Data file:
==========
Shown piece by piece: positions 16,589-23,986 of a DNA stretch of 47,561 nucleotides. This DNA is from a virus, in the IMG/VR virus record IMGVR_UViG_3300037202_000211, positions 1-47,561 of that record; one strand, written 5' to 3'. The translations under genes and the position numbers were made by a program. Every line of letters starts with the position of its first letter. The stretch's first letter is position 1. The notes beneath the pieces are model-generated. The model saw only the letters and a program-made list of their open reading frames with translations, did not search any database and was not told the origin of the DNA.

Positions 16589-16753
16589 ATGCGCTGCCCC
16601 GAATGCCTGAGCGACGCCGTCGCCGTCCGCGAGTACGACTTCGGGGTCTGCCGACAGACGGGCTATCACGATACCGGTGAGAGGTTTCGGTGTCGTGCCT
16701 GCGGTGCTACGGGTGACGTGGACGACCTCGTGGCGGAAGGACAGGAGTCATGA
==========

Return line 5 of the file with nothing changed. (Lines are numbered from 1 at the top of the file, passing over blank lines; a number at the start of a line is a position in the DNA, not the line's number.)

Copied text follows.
16701 GCGGTGCTACGGGTGACGTGGACGACCTCGTGGCGGAAGGACAGGAGTCATGA